II. THAT SUCH IS MAN'S IGNORANCE OF HIS OWN CHARACTER, SUCH THE FRAILTY OF HIS NATURE, THAT HE MAY ONE DAY BECOME INFAMOUS FOR THOSE VERY CRIMES WHICH AT PRESENT HE HOLDS IN DETESTATION. This observation is too well verified by the history of Hazael; and a thousand other instances might be brought to confirm it. Though there is nothing which every person ought to know so thoroughly as his own heart, yet from the conduct of men it appears, that there is nothing with which they are less acquainted. Always more prone to flatter themselves than desirous to discover the truth, they trust to their being possessed of every virtue which has not been put to the trial; and reckon them. s-elves secure against every vice to which they have not hitherto been tempted. As long as their duty hangs in speculation, it appears so plain, and so eligible, that they cannot doubt of performing it. The suspicion never enters their mind, that in the hour of speculation, and in the hour of practice, their sentiments may differ widely. Their present disposition they easily persuade themselves will ever continue the same; and yet that disposition is changing with circumstances every moment. The man who glows with the warm feelings of devotion imagines it impossible for him to lose that sense of the Divine goodness which at present melts his heart. He whom his friend had lately saved from ruin, is confident that, if some trying emergency shall put his gratitude to proof, he will rather die than abandon his benefactor. He who lives happy and contented in frugal industry, wonders how any man can give himself up to dissolute pleasure. Were any of those persons informed by a superior spirit, that the time was shortly to come when the one should prove an example of scandalous impiety, the other of treachery to his friend, and the third of all that extravagant luxury which disgraces a growing fortune; each of them would testify as much surprise and abhorrence as Hazael did, upon hearing the predictions of the Prophet. Sincere they might very possibly be in their expressions of indignation; for hypocrisy is not always to be charged on men whose conduct is inconsistent. Hazael wan in earnest, when he resented with such ardour the imputation of cruelty. In such cases as I have described, what has become, it may be inquired, of those sentiments of abhorrence at guilt, which were once felt so strongly? Are they totally erased? or, if in any degree they remain, how do such persons contrive to satisfy themselves in acting a part which their minds condemn? Here, there is a mystery of iniquity which requires to be unfolded. Latent and secret is the progress of corruption within the soul; and the more latent, the more dangerous is its growth. No man becomes of a sudden completely wicked. Guilt never shows its whole deformity at once; but by gradual acquaintance reconciles us to its appearance, and imperceptibly diffuses its poison through all the powers of the mind' Every man ham some darling passion, which generally affords the first introduction to vice. One vice brings in another to its aid. By a sort of natural affinity they connect and entwine themselves together; till their roots come to be spread wide and deep over all the soul. When guilt rises to be glaring, conscience endeavours to remonstrate. But conscience is a calm principle. Passion is loud and impetuous; and creates a tumult which drowns the voice of reason. It joins, besides, artifice to violence; and seduces at the same time that it impels. For it employs the understanding to impose upon the conscience. It devises reasons and arguments to justify the corruptions of the heart. The common practice of the world is appealed to. Nice distinctions are made. Men are found to be circumstanced in so peculiar a manner, as to render certain actions excusable, if not blameless, which, in another situation, it is confessed, would have been criminal. By such a process as this, there is reason to believe, that a great part of mankind advance from step to step in sin, partly hurried by passion, and partly blinded by self-deceit, without any just sense of the degree of guilt which they contract. It is proper, however, to observe, that though our native sentiments of abhorrence at guilt may be so born down, or so eluded, as to lose their influence on conduct, yet those sentiments belonging originally to our frame, and being never totally eradicated from the soul, will still retain so much authority, as, if not to reform, at least, on some occasions, to chasten the sinner. It is only during a course of prosperity, that vice is able to carry on its delusions without disturbance. But, amidst the dark and thoughtful situations of life, conscience regains its rights; and pours the whole bitterness of remorse on his heart, who has apostatised from his original principles. We may well believe that, before the end of his days, Hazael's first impressions would be made to return.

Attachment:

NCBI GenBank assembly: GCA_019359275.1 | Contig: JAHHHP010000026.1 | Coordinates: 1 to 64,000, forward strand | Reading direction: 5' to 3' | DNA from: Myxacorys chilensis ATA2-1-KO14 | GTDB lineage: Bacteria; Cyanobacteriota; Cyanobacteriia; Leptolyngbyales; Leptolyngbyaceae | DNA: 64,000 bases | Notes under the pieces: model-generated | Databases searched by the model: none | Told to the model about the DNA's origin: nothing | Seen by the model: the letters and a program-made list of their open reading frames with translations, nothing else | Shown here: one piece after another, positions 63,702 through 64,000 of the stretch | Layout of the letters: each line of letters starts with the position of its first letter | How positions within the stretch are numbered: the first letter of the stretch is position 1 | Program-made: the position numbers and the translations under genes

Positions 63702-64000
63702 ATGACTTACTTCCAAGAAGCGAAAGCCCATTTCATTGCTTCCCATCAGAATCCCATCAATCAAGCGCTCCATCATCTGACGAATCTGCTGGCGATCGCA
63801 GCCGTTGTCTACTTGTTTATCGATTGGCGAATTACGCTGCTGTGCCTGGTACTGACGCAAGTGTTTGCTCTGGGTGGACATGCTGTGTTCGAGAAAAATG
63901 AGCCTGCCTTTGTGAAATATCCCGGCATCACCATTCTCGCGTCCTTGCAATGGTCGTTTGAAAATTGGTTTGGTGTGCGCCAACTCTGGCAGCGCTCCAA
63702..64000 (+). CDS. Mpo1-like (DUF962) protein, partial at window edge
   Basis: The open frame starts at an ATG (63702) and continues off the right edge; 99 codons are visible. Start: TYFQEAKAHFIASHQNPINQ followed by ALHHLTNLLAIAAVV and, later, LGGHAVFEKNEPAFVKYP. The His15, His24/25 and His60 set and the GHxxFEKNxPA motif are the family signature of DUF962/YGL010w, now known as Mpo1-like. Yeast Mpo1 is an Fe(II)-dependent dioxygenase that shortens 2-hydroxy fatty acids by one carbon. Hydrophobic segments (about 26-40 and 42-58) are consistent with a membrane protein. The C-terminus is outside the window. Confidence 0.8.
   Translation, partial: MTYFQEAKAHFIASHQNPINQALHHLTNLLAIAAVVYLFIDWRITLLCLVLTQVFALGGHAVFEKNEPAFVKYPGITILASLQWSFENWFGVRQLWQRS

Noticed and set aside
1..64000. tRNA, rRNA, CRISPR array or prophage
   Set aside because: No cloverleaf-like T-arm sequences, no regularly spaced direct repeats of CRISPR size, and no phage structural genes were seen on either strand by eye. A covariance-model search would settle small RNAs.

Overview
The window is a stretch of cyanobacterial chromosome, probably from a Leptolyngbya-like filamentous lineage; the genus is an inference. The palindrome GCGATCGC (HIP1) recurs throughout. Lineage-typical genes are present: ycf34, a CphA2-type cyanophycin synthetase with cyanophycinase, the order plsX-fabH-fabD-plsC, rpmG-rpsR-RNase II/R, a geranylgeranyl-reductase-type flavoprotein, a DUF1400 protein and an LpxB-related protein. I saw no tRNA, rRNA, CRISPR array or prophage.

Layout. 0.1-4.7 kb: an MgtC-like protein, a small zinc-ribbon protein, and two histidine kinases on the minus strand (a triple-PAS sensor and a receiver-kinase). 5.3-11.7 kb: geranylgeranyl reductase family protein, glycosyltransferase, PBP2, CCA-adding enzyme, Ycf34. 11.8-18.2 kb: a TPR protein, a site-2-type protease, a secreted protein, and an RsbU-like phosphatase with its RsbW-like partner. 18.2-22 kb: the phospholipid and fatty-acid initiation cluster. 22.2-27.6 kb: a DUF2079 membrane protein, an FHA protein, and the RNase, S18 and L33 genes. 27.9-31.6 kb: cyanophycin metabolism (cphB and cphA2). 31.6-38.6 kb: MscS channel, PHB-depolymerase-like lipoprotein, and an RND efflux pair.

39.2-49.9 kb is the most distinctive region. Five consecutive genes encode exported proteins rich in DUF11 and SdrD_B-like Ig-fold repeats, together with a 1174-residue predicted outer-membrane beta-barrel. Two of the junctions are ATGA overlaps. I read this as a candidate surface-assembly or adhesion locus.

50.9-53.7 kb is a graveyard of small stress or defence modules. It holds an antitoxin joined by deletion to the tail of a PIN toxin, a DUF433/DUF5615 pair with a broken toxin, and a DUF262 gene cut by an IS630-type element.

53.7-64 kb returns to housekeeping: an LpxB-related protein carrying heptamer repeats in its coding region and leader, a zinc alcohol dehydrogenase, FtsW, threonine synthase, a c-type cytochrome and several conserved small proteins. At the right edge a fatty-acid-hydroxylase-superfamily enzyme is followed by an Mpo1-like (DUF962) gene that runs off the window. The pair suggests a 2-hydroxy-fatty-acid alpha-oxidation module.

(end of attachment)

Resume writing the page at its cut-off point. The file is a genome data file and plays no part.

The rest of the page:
III. THAT THE POWER WHICH CORRUPTION ACQUIRES TO PERVERT THE ORIGINAL PRINCIPLES OF MAN IS FREQUENTLY OWING TO A CHANGE OF THEIR CIRCUMSTANCES AND CONDITION IN THE WORLD. How different was Hazael the messenger of Benhadad, from Hazael the king; he who started at the mention of cruelty, from him who waded in blood! Of this sad and surprising revolution, the Prophet emphatically assigns the cause in these few words; The Lord hath showed me that thou shalt be king over Syria. That crown, that fatal crown, which is to be set upon thy head, shall shed a malignant influence over thy nature; and shall produce that change in thy character, which now thou canst not believe. Whose experience of the world is so narrow, as not to furnish him with instances similar to this, in much humbler conditions of life? So great is the influence of a new situation of external fortune; such a different turn it gives to our temper and affections, to our views and desires, that no man can foretell what his character would prove, should Providence either raise or depress his circumstances in a remarkable degree, or throw him into some sphere of action, widely different from that to which he has been accustomed in former life. The seeds of various qualities, good and bad, lie in all our hearts. But until proper occasions ripen and bring them forward, they lie there inactive and dead. They are covered up and concealed within the recesses of our nature; or, if they spring up at all, it is under such an appearance as is frequently mistaken, even by ourselves. This may, in one light, be accounted not so much an alteration of character produced by a change of circumstances, as a discovery brought forth of the real character which formerly lay concealed. Yet, at the same time, it is true that the man himself undergoes a change. For opportunity being given for certain dispositions, which had been dormant, to exert themselves without restraint, they of course gather strength. By means of the ascendancy which they gain, other parts of the temper are borne down; and thus an alteration is made in the whole structure and system of the soul. He is a truly wise and good man, who, through Divine assistance, remains superior to this influence of fortune on his character, who having once imbibed worthy sentiments, and established proper principles of action, continues constant to these, whatever his circumstances be; maintains, throughout all the changes of his life, one uniform and supported tenor of conduct; and what he abhorred as evil and wicked in the beginning of his days, continues to abhor to the end. The instance of Hazael's degeneracy leads us to reflect, in particular, on the dangers which arise from stations of power and greatness; especially when the elevation of men to these has been rapid and sudden. Few have the strength of mind which is requisite for bearing such a change with temperance and self-command. From the whole view which we have now taken of the subject, we may, in the first place, learn the reasons for which a variety of conditions and ranks was established by Providence among mankind. This life is obviously intended to be a state of probation and trial. No trial of characters is requisite with respect to God, who sees what is in every heart, and perfectly knows what part each man would act, in all the possible situations of fortune. But on account of men themselves, and of the world around them, it was necessary that trial should take place, and a discrimination of characters be made; in order that true virtue might be separated from false appearances of it, and the justice of Heaven be displayed in its final retributions; in order that the failings of men might be so discovered to themselves, as to afford them proper instruction, and promote their amendment; and in order that their characters might be shown to the world in every point of view, which could furnish either examples for imitation or admonitions of danger. In the second place, We learn, from what has been said, the importance of attending, with the utmost care, to the choice which we make of our employment and condition of life. It has been shown, that our external situation frequently operates powerfully on our moral character; and by consequence that it is strictly connected, not only with our temporal welfare, but with our everlasting happiness or misery. He who might have passed unblamed, and upright, through certain walks of life, by unhappily choosing a road where he meets with temptations too strong for his virtue, precipitates himself into shame here, and into endless ruin hereafter. In the third place, We learn from the history which has been illustrated, never to judge of true happiness, merely from the degree of men's advancement in the world. Always betrayed by appearances, the multitude are caught by nothing so much as by the show and pomp of life. They think every one blest who is raised far above others in rank.